How is Hamlet a tragic hero?

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A tragic hero is more than just the hero of a tragedy who dies in the end. When we identify a tragic hero, we look at a character who loses everything and everyone close to them over the course of the play, usually because of one of their own flaws,...

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A tragic hero is more than just the hero of a tragedy who dies in the end. When we identify a tragic hero, we look at a character who loses everything and everyone close to them over the course of the play, usually because of one of their own flaws, or hubris.

Hamlet has many strong character qualities. At the beginning of the play, he's loyal to his father and vows revenge for his death. He feigns insanity to convince the people around him that he is crazy while he investigates the ghost's claims that Claudius is the killer.

However, Hamlet's once-noble intentions fall apart as his desire for revenge consumes him and as each event is linked to his inevitable death. We see him mistakenly kill Polonius and simply shake off the murder:

Thou wretched, rash, intruding fool, farewell.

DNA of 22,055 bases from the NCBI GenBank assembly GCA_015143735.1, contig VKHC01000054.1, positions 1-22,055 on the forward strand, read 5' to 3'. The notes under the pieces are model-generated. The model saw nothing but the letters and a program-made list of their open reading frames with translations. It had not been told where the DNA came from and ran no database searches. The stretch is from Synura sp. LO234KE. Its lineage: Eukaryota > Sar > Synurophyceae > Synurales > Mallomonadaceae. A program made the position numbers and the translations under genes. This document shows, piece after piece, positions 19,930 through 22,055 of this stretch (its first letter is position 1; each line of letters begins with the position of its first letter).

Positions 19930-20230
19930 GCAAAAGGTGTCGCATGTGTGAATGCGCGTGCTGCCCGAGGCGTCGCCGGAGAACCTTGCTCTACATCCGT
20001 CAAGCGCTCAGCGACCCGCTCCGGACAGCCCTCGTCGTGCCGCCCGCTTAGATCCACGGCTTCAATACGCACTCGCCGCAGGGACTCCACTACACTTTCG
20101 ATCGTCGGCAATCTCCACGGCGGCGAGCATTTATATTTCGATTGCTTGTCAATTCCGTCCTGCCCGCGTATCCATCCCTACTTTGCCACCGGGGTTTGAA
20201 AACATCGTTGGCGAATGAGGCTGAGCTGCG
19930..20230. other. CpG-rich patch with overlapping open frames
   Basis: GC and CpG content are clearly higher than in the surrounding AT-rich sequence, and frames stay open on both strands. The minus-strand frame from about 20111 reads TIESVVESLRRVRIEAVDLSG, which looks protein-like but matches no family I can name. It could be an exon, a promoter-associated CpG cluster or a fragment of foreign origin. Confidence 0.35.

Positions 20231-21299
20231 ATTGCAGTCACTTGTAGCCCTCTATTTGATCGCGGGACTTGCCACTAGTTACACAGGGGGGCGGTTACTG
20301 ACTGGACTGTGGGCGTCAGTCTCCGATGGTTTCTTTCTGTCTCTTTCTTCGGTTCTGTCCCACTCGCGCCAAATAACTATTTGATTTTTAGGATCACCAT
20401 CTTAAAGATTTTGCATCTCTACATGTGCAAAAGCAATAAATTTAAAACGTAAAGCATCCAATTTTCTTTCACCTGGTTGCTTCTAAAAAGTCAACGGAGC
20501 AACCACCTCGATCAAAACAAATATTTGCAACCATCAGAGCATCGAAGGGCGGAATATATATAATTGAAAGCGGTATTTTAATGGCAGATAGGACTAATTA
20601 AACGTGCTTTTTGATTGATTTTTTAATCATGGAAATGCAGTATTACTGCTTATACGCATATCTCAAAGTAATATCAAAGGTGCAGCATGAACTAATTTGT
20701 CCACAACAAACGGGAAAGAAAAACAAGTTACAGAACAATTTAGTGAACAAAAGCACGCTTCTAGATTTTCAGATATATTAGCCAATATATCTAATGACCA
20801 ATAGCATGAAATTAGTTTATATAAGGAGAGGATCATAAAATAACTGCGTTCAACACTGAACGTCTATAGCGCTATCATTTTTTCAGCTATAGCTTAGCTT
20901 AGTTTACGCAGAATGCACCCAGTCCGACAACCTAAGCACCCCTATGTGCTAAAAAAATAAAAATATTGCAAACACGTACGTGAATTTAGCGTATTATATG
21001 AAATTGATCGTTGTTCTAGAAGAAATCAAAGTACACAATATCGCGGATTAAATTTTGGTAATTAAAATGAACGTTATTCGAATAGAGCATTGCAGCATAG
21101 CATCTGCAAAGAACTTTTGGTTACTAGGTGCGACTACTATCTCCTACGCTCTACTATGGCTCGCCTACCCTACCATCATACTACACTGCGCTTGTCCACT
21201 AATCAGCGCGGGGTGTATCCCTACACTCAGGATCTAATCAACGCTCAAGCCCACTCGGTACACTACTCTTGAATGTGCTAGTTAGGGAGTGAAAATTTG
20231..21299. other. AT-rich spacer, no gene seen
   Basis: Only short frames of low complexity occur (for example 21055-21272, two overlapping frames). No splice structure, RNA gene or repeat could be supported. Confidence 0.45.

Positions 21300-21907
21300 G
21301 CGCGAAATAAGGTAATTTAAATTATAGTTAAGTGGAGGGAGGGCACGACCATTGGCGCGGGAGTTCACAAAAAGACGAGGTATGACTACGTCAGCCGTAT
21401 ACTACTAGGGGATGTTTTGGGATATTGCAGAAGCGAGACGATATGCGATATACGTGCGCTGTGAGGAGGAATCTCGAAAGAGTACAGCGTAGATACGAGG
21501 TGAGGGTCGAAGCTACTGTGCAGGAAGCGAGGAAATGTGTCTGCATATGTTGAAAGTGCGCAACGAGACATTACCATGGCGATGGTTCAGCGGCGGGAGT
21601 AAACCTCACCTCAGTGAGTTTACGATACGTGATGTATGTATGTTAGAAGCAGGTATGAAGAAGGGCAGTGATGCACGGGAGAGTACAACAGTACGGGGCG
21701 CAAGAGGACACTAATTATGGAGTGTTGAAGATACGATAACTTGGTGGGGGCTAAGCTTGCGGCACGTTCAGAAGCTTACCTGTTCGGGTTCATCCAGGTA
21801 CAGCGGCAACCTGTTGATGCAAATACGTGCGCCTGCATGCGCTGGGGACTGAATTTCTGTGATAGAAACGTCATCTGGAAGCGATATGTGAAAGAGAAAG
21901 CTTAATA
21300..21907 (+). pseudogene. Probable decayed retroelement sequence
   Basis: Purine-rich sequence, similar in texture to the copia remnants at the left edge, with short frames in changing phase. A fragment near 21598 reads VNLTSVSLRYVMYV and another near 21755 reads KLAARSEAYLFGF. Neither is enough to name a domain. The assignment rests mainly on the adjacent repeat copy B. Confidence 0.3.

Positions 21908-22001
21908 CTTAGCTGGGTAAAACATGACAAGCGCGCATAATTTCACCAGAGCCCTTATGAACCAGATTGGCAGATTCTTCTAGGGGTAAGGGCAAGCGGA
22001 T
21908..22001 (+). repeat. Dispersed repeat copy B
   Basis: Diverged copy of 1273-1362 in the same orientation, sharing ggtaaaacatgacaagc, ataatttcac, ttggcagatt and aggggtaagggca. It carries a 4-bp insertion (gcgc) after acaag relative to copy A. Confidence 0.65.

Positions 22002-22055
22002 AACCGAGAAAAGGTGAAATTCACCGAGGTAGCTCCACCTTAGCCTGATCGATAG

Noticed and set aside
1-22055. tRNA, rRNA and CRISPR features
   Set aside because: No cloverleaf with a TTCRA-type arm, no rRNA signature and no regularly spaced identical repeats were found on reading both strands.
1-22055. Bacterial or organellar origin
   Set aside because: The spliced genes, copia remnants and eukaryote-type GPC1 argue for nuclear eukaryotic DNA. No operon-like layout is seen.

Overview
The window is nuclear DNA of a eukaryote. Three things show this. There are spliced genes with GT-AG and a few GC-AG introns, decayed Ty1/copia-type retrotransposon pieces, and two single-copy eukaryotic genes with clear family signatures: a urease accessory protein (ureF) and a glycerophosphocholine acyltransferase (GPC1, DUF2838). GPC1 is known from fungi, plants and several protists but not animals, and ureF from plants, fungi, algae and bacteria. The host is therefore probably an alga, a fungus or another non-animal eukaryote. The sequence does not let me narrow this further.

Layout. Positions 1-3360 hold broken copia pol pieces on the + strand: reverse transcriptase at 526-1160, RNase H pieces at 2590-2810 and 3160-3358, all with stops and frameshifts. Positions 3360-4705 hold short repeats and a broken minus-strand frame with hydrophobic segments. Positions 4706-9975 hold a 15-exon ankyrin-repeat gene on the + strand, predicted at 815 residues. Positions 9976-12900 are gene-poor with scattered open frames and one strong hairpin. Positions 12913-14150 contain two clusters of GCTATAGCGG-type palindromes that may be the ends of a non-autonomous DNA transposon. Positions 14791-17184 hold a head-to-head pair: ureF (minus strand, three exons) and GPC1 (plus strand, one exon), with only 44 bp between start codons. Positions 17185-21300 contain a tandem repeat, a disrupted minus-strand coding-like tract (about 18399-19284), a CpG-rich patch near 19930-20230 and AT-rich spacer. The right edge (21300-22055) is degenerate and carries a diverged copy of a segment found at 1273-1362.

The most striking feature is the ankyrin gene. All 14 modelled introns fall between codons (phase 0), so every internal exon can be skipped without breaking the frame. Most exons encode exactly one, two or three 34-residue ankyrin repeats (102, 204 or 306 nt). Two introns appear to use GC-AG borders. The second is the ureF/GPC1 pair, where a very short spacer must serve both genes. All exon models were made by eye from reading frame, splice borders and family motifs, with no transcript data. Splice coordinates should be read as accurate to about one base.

I took thee for thy better. Take thy fortune.
Thou find’st to be too busy is some danger.
His cold and harsh language towards Ophelia could be the cause of her madness and even suicide; he convinces her that he never loved her and warns her not to become a "breeder of sinners" (act III, scene 1). Once he realizes that she is dead, he sees what he has done, but it is too late to stop, and he continues his downward spiral by accepting a duel with Laertes. This duel has nothing to do with his revenge, but he is tricked into accepting the duel: Osric details just how good Laertes is at fencing, but he says that he believes Hamlet is better.
The duel serves as Hamlet's final action. Before he is killed by Laertes's poisoned sword, he kills Laertes with the same sword. His mother dies by accidentally drinking poison—the poison Claudius intended for Hamlet—and Hamlet both stabs his stepfather and forces him to drink poison.
As a tragedy, we know from the beginning of the play that things will not end well for our main character, but as a tragic hero, we can link his decisions and events to clearly lead to his inevitable death.
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